My motives in choosing this subject are: to respond to the invitation of our chairman; to expound the conviction that the persistence of French Catholicism through the crises of the Reformation was largely the result of the voluntary association of French Catholics; and to try to discover whether there was anything in Catholic theological or pastoral teaching of the period which might have given these associations a theoretical perspective, or grounded them in some kind of associative conception of the Church. I add that, despite the very considerable importance of the subject, one might even claim its decisive importance for the outcome of the wars of religion in Europe as a whole, it has (with some shining exceptions) not received very much attention from historians, and that in England essential texts and studies are hard to come by.
Somewhere about 1970 Gordon Leff changed his mind about William of Ockham. Earlier, in the article The fourteenth century and the decline of scholasticism’ and the survey Medieval Thought, Ockham had appeared in the conventional role of demolisher of the scholastic synthesis of reason and revelation; apologist of pure will in God and man; lock-picker of the Pandora’s box of moral and theological bugs in which the teaching of his successors consisted. Sceptic and/or fideist, he might be credited with clearing the way for natural science, and indeed for Renaissance and Reformation; but in himself he was an apostle of negation, carrying a whiff of the diabolic. Leff made public his change of heart in the massive exposition of Ockham of 1975 and the essay, The Dissolution of the Medieval Outlook, which came out the following year. Ockham was still the author of a ‘metamorphosis of scholastic discourse’ because he had excluded all but empirical knowledge of individual things and had refused to accept that rational proof could be found for more than marginal items of revealed truth. But he had, it seems, believed that ‘nature’ and ‘right reason’ were terms which might be properly used of the physical and moral worlds; random incursions of God’s potentia absoluta (what God might do) into the system of salvation constructed by his potentia ordinata (what God had actually done) were no longer to be anticipated; and Ockham was not responsible for the aberrations of some followers.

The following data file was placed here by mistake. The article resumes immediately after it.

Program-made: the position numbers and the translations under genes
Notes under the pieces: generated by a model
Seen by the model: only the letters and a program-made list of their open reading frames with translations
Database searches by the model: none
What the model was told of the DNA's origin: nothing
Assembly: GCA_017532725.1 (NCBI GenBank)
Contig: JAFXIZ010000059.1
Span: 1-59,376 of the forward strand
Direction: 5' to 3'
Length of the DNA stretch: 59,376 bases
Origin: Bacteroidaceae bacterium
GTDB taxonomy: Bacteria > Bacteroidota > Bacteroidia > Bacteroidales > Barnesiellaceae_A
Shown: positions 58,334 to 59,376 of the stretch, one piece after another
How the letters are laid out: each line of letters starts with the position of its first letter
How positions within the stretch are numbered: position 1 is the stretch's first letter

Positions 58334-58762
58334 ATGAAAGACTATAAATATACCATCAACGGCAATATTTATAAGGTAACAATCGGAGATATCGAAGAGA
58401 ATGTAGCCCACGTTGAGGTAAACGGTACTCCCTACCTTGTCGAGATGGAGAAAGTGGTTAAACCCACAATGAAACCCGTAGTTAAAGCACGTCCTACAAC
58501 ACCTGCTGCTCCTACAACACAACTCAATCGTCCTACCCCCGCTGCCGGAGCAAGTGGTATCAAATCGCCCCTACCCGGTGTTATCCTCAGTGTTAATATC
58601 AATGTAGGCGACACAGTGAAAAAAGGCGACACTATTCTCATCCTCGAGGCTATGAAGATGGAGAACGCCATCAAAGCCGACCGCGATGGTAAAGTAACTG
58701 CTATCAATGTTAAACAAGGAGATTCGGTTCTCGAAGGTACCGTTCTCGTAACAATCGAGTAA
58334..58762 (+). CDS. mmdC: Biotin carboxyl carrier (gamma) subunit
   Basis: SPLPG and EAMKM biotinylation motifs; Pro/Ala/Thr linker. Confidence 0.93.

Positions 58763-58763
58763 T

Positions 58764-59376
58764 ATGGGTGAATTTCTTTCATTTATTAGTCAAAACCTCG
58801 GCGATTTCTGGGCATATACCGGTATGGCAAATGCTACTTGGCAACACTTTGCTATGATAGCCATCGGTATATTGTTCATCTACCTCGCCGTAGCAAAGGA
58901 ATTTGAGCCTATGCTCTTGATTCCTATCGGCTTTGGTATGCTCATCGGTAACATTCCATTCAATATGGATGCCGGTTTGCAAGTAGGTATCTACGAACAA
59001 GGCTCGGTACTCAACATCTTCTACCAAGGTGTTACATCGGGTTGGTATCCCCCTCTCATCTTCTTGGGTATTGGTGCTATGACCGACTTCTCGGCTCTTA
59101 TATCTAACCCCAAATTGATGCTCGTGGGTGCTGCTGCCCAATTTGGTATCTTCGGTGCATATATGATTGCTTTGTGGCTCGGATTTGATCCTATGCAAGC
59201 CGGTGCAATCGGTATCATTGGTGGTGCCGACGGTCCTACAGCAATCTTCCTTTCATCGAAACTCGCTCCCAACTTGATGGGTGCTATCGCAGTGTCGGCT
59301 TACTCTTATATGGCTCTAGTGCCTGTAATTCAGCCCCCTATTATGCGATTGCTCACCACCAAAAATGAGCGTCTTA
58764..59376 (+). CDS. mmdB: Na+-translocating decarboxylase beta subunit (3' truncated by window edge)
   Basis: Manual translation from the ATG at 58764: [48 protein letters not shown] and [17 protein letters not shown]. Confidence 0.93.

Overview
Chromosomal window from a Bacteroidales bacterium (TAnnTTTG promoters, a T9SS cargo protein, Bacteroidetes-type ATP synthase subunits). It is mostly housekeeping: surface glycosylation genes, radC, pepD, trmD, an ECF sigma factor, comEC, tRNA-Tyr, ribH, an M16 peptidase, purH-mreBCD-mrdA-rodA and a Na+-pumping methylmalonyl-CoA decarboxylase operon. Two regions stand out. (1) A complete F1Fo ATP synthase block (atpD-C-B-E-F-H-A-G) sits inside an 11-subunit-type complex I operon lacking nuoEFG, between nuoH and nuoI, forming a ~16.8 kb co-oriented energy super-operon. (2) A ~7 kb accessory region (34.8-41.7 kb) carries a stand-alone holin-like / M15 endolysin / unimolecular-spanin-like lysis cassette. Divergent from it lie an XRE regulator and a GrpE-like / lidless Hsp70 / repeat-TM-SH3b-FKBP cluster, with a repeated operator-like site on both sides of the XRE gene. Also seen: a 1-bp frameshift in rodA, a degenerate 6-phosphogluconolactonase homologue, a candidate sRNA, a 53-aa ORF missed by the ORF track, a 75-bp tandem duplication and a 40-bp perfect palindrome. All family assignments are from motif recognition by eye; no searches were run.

69 Ori (B5 V) was discovered as a Be star in 1976 (Doazan et al., 1977). We observed this object at the Merate Observatory during the periods Nov. 77. - Jan. 78 - Jan. 78 and Oct. 78 - Feb. 79 obtaining 20 red spectrograms and 25 blue ones with a dispersion of 35 Å/mm. We performed also B and V photo-electric observations during 12 nights altogether. The results from the red spectra and the photometric measurements have been discussed by Bossi et al. (1981).